Researchers found new simple method to detect autism in a child’s early life – a sniff test. The team found that autistic children do not react to unpleasant smells like normal children do. They continue sniffing regardless of the scent.
The test could prove crucial in diagnosing autism spectrum disorder (ASD) in a few-month-old toddlers and help doctors assign a treatment before the disease becomes hard to treat.
If the test indeed helps doctors to detect the disease in toddlers, it will turn out to be a better diagnostic tool than anything else to date. Additionally, its main advantage is that it doesn’t involve verbal interaction. A visceral reaction is all you need.
Professor Noam Sobel, co-author of the study and researcher at Weizmann Institute of Science in Israel, explained that the difference between sniffing patterns in perfectly healthy children and those affected by the disorder was “simply overhealming.”
Previous research had shown that autistic patients have impaired “internal action models.” These models are templates the brain uses to coordinate senses with certain actions. But until this recent study, there wasn’t a research to tell whether these impaired templates affected the sense of smell in people with autism.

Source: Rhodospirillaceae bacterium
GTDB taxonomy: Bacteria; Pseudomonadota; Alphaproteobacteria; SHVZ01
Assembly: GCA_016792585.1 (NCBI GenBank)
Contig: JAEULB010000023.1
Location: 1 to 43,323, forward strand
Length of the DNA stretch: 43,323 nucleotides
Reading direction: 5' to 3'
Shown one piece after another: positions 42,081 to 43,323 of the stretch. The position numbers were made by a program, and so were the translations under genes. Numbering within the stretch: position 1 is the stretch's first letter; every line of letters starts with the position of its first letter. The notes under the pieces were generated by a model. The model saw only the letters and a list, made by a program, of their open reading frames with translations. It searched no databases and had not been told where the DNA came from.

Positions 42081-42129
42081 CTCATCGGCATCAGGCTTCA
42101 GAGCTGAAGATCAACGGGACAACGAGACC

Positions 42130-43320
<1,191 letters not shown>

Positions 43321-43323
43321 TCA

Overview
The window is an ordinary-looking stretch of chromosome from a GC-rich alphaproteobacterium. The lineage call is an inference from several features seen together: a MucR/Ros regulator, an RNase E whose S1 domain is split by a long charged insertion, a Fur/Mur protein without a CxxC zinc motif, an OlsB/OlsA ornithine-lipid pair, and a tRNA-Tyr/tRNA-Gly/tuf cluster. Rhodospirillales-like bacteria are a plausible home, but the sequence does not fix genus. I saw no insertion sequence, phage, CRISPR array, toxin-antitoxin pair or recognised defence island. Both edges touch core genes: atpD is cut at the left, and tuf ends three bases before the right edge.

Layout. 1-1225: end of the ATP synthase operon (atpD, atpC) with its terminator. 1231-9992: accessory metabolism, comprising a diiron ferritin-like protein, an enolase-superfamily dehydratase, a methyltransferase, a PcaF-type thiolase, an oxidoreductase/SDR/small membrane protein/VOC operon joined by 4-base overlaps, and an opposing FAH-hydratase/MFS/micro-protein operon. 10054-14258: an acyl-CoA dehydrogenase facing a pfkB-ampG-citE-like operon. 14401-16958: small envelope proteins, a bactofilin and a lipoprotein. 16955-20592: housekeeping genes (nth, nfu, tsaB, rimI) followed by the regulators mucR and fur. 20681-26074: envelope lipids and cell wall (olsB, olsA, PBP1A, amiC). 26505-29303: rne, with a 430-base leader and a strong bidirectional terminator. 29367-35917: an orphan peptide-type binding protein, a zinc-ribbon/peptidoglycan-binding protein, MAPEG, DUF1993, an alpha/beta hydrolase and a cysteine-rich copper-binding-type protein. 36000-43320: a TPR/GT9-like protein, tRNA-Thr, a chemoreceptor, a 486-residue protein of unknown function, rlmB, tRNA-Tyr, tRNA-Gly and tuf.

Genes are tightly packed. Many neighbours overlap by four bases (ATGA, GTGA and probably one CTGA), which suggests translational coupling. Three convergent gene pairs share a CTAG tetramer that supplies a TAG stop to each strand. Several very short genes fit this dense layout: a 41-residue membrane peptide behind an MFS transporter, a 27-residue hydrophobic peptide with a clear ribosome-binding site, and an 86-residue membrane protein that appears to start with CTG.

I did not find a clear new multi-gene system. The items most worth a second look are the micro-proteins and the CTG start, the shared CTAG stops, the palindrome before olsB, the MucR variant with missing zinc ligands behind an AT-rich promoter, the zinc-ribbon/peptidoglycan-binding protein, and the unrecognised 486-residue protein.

During their research, Professor Sobel’s team used pleasant smells and unpleasant smells on 36 children with the average age 7. Half of them were autistic. Scientists noted that healthy children had a visceral response to bad odors within 300 milliseconds, while autistic children had absolutely no response. In 81 percent cases, the diagnosis of ASD was perfectly accurate.
The research team also found that the more out-of-the-ordinary the reaction to an unpleasant odor was, the more severe autism symptoms were. This applied also to children that were autistic only on a social level and displayed no physical impairments.
Nevertheless, researchers say that their method is not ready to be employed by clinicians, though the disease and its severity can be identified in less than 10 minutes with “meaningful accuracy.” What’s more, the test is non-verbal and the child doesn’t need to perform any task.
Professor Sobel said that the sniff test may soon help doctors identify autism in new-born babies as well, but more research needed to be conducted.
“Such early diagnosis would allow for more effective intervention,”
As a follow up, the team plans to investigate whether the lack of response in the sniff test was linked only to autism or there are other neuro-developmental conditions that may trigger it.
Image Source: Wired